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Christine Walters
Christine Walters, a nutritional sciences doctoral student at Oklahoma State University, has been named an Emerging Leaders in Nutrition Science Abstract Recognition Award finalist.

Nutritional sciences doctoral student wins national research award

Monday, May 17, 2021

Media Contact: Brittany Bowman | Communications Specialist | 405-744-9347 | brittany.bowman@okstate.edu

Christine Walters, a nutritional sciences doctoral student at Oklahoma State University, has been named an Emerging Leaders in Nutrition Science Abstract Recognition Award finalist, a program of the American Society for Nutrition recognizing the highest quality research presented by students and young investigators at NUTRITION 2021 LIVE ONLINE.

Walters’ abstract, titled “Facilitators and Barriers of Breastfeeding in Post-Emergency Settlements: Qualitative Findings from Uganda,” was in the top 15% of more than 800 abstracts submitted by students and postdoctoral fellows. Walters and her research colleagues conducted focus group discussions with parents in refugee settlements to identify barriers to breastfeeding.

“I am proud to share our research outcomes and honored by the distinction,” Walters said. “It will hopefully bring international attention and make a real difference for mothers and their children, helping families make the best health decisions for their infants.”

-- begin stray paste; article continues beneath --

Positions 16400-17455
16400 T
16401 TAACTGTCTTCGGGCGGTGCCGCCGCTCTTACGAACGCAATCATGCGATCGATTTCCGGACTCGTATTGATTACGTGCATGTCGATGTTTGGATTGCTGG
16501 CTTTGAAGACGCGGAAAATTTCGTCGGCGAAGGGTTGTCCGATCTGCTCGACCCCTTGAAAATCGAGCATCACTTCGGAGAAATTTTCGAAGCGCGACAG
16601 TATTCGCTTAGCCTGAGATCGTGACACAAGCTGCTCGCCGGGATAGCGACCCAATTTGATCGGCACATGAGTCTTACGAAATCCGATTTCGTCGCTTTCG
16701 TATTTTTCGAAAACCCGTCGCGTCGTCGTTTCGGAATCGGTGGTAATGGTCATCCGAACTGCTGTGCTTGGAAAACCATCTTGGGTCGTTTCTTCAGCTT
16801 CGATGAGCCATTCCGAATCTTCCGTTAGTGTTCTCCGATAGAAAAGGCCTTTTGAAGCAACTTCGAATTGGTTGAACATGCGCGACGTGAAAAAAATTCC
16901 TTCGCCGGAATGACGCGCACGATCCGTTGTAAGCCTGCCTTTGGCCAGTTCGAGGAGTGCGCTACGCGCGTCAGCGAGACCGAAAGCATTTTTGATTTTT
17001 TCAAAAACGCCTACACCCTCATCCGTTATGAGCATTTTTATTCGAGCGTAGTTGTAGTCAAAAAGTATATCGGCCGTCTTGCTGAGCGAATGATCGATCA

Walters earned a bachelor’s in medical dietetics from Ohio State University and a master’s in nutrition from Oklahoma State University. She remained at Oklahoma State to pursue her Ph.D., conducting field research in Malawi before collaborating with fellow Oklahoma State Ph.D. students Joel Komakech and Dr. Hasina Rakotomanana — who has now graduated and works for the United Nations — on a Nestlé Foundation grant to conduct longitudinal research in Uganda in 2020.

Walters and her colleagues observed mothers were more likely to breastfeed their children when they understood the benefits and received support from the father, their communities and non-governmental organizations. However, breastfeeding was less likely when mothers worked outside the home or experienced physical or mental illness. Educated mothers also were more likely to choose other sources of milk.

The Oklahoma State researchers persevered through an unexpected research challenge. Three days before she was set to leave for Uganda, COVID-19 halted international travel. Thankfully, her research partner Komakech was already in Uganda and collected data for Walters to analyze.

“Christine persevered, and her work will now inform top humanitarian agencies and the Ugandan government,” Komakech said. “Her research expands the knowledge of barriers to child feeding practices in these complex communities.”

The abstract for which Walters was recognized is only the tip of the iceberg of what Walters and her research colleagues hope to accomplish. She says they are still analyzing data from the research project and plan to publish several more papers.

“This research has the potential to impact many more communities,” Walters said. “Areas with similar agricultural and health factors will be able to use this research and adapt it to solve their community’s challenges.”

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